(IraqiNews.com) Near the end of 2013, Syrian rebels were combating a major uprising of the Islamic State of Iraq and the Levant, ISIL. Donors, for years, had been providing financial support to anti-regime groups. Ironically, now some of those groups are at war with ISIL.
After attempting to unify the anti-regime groups against Bashar Al Assad, Syria’s President, it became clear the unification was going to be a failed mission. At the beginning of the year, Mohammed Haif, Kuwaiti donor, began urging ISIL to withdraw from Syria, as the effort had failed.
Tweets became rampant about the missions of the ISIL and how they sought to bring down other Syrian jihadists. Donors became perturbed after giving hundreds of millions of dollars to the rebels. Until 2013, there were no laws in place to prevent terrorism funding.
Now, ISIL has taken over great portions of Iraq, making it appear militarily successful, and therefore more attractive to donors and investors who were previously skeptical. It appears to be a vicious cycle, as more military success makes the group more independent.
With its growing independence, comes a shrinking ability to control the organization from the outside. There’s an abundance of fingers to point for blame, as Iraq, in part, blames Saudi Arabia for its support. However, Saudi Arabia itself has officially called ISIL a terrorist organization and increased legal repercussions for any of those involved with the group.
In addition to its funding and military success, it appears thousands of recruits from around the globe have given the man power needed for the group to take down forces several times its size. It’s boosted its power so much so, that now an abundance of weaponry and armored vehicles, produced by the U.S. and given to Iraq, have now been captured by the Islamic group.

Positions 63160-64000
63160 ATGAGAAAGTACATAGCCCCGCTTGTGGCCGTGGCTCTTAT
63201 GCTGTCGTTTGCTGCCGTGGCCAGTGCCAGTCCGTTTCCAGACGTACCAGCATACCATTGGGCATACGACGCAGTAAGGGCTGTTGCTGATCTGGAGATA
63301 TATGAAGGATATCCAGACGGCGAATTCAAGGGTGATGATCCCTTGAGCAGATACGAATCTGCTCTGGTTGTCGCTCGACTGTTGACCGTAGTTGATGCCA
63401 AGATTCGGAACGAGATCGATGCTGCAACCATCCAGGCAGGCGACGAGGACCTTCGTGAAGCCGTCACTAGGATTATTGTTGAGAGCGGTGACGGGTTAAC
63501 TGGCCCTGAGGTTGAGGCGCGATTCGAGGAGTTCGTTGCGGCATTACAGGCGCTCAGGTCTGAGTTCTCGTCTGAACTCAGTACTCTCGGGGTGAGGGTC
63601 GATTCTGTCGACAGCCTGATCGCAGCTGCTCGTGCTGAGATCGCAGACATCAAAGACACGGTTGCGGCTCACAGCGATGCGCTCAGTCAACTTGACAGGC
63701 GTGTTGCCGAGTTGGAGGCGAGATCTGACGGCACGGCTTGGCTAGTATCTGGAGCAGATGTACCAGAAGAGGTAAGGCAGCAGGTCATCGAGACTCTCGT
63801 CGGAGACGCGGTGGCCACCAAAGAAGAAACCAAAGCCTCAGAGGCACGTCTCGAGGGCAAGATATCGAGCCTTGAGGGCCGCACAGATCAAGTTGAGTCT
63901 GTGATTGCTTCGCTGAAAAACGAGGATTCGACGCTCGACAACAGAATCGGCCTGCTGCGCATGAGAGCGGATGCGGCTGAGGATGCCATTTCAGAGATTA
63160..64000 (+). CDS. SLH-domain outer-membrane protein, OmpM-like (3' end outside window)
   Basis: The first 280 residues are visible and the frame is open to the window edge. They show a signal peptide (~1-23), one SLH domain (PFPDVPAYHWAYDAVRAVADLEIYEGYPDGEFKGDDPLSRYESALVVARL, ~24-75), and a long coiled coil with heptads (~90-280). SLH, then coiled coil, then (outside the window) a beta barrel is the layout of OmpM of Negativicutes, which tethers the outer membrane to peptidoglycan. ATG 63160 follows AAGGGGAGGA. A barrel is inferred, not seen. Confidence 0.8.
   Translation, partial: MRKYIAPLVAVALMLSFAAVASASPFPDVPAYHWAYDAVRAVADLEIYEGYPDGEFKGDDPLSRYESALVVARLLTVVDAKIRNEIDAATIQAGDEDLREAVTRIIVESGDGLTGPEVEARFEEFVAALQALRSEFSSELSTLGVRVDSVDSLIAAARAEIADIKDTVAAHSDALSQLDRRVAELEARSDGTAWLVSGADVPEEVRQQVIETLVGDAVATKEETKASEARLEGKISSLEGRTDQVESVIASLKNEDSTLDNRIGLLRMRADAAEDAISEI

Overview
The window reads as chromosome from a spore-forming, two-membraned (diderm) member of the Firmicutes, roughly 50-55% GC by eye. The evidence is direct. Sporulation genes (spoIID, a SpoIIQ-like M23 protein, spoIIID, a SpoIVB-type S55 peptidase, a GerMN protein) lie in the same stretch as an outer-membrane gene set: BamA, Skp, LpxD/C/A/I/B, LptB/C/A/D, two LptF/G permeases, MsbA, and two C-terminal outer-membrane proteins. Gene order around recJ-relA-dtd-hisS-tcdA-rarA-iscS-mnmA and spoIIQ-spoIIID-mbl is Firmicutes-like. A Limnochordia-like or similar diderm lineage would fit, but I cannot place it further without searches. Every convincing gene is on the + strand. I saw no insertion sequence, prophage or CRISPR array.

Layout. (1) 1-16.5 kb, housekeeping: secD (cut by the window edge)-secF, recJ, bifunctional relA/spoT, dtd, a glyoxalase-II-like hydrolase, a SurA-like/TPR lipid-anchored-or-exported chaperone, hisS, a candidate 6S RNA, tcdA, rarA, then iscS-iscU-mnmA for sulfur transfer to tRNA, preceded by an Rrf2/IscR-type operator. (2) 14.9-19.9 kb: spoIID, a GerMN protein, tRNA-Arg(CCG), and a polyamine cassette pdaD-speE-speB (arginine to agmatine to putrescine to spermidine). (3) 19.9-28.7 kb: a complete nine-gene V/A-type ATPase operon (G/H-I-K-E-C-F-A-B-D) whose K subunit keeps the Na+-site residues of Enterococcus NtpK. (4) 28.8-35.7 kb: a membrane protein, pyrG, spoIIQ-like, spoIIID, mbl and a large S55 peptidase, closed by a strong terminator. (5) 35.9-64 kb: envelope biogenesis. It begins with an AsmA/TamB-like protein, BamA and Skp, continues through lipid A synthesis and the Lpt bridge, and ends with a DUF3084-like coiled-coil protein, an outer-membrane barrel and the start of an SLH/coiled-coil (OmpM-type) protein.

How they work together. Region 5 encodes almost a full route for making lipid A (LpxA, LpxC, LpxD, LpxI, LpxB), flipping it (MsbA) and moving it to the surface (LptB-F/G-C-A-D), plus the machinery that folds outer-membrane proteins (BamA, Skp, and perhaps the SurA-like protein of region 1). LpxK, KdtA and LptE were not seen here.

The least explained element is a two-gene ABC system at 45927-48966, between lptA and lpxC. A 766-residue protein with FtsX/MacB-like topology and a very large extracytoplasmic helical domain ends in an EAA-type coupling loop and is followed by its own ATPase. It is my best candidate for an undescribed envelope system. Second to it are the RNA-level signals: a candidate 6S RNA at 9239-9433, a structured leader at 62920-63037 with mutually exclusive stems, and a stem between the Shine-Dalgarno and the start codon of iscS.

Another Kuwaiti donor has spent recent years visiting Syria to see just where his money is going. According to his twitter, he believes the ISIL movement is a much needed revolution for Iraq, who has been under “oppression and tyranny.” Those linked to the Muslim Brotherhood are proclaiming the same, that this is simply the result of previous Iraqi policies and corruption.
Even if these assumptions are wrong and donors continue to pull back as in recent years, ISIL has a specific goal for self sufficiency. From oil smuggling to bank robberies, the group doesn’t appear to have a concern for financing. Mid-month, ISIL’s funds increased to over $2 billion after raiding a $425 million government vault.
Unlike Al-Qaeda, to which the group is often compared, ISIL is more of a militia. Al-Qaeda typically carries out terrorist attacks, while ISIL has a motive to use them and other means to capture the areas and actually govern them. Iraqi security forces are seen on social media as being executed or throwing down weapons to surrender in horror of the terrorist group. Beheadings, crucifixions and captured soldiers and civilians are not uncommon now in the region. It’s certainly unclear how long the battle with ISIL will last, while they attempt to win over the population with religious inspiration, failed promises and propaganda.